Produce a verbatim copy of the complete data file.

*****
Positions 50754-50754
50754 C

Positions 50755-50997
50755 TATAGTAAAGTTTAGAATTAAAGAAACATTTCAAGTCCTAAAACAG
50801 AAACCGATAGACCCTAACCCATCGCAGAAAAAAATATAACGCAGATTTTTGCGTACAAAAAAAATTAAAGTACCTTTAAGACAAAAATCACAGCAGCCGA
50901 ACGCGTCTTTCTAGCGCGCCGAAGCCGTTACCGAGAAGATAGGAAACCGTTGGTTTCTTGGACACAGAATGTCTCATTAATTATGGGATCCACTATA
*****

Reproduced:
Positions 50754-50754
50754 C

Positions 50755-50997
50755 TATAGTAAAGTTTAGAATTAAAGAAACATTTCAAGTCCTAAAACAG
50801 AAACCGATAGACCCTAACCCATCGCAGAAAAAAATATAACGCAGATTTTTGCGTACAAAAAAAATTAAAGTACCTTTAAGACAAAAATCACAGCAGCCGA
50901 ACGCGTCTTTCTAGCGCGCCGAAGCCGTTACCGAGAAGATAGGAAACCGTTGGTTTCTTGGACACAGAATGTCTCATTAATTATGGGATCCACTATA